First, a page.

Here, we review the current regulatory framework for voluntary recalls, how the proposal changes the process, and the issues raised by the amended proposal released for public comment.
Voluntary Recall Regulatory Framework
Nearly all recalls conducted with the CPSC are voluntary, with most firms agreeing to cooperate with the Commission to recall and address potential product hazards. Indeed, the Commission's Fast Track program, which won an innovation in government award, provides an abbreviated twenty-day process for negotiating a recall, incentivizing companies to cooperate with the government without fear of an adverse determination regarding the safety of their product. Relying for years on informal cooperation to recall products, the Commission has only recently filed its first actions seeking mandatory recalls in over a decade.
The CPSC has individually negotiated voluntary recalls for over thirty years and, in doing so, has built trust with firms and created common practices that have been incorporated into the mandatory recall notices rule. Similar guidance has already been provided by the Commission in its comprehensive Recall Handbook.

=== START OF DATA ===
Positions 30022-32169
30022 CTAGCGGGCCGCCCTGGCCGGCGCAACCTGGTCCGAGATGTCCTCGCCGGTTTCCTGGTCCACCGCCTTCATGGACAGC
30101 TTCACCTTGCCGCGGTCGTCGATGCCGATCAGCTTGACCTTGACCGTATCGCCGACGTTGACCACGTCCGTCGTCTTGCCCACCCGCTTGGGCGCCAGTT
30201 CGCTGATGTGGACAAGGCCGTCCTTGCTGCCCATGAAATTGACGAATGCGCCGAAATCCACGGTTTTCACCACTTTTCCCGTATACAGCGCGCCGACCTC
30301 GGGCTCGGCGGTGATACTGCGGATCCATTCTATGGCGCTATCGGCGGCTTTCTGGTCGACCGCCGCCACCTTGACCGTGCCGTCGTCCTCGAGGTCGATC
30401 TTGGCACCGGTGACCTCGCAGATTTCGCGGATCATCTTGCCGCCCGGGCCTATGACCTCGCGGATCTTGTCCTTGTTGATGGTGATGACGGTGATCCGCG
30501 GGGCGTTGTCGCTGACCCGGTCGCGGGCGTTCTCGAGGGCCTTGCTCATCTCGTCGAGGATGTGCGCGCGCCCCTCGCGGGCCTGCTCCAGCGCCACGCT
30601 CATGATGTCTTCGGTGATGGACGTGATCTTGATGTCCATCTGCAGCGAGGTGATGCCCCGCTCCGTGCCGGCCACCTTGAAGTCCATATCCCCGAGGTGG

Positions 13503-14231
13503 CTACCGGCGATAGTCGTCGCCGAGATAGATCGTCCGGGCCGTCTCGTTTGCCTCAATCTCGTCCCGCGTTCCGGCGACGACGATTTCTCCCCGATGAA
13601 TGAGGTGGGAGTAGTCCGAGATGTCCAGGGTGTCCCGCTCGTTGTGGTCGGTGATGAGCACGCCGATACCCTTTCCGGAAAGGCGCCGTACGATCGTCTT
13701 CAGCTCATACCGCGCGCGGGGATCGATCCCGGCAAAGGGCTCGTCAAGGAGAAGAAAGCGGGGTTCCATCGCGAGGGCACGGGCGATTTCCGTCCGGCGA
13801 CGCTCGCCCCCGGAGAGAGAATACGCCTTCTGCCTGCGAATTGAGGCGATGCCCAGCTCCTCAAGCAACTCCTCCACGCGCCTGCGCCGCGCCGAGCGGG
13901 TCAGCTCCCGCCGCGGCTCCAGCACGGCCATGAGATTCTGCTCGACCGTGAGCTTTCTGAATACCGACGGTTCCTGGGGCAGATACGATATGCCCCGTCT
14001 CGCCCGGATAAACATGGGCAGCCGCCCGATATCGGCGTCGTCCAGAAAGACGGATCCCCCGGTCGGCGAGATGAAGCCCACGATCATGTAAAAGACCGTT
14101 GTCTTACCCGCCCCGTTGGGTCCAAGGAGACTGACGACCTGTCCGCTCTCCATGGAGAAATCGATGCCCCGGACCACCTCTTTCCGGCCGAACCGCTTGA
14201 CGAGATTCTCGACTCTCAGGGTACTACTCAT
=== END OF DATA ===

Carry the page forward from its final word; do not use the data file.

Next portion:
The new rule as proposed substantially modifies established practice and may have unintended consequences.
Proposed Voluntary Recall Process in the Amended Proposal
The draft rule as amended by the Commission vote proposes two significant revisions to 16 CFR § 1115.20, and adds a new subpart D to the rule.
1) Voluntary Corrective Action Plans Become Legally Binding.
Under the current regime, corrective action plans are expressly not legally binding. 16 CFR § 1115.20(a). The lone exception, to date, has been a legally binding voluntary agreement containing a corrective action plan in the form of a consent order. 16 CFR § 1115.20(b).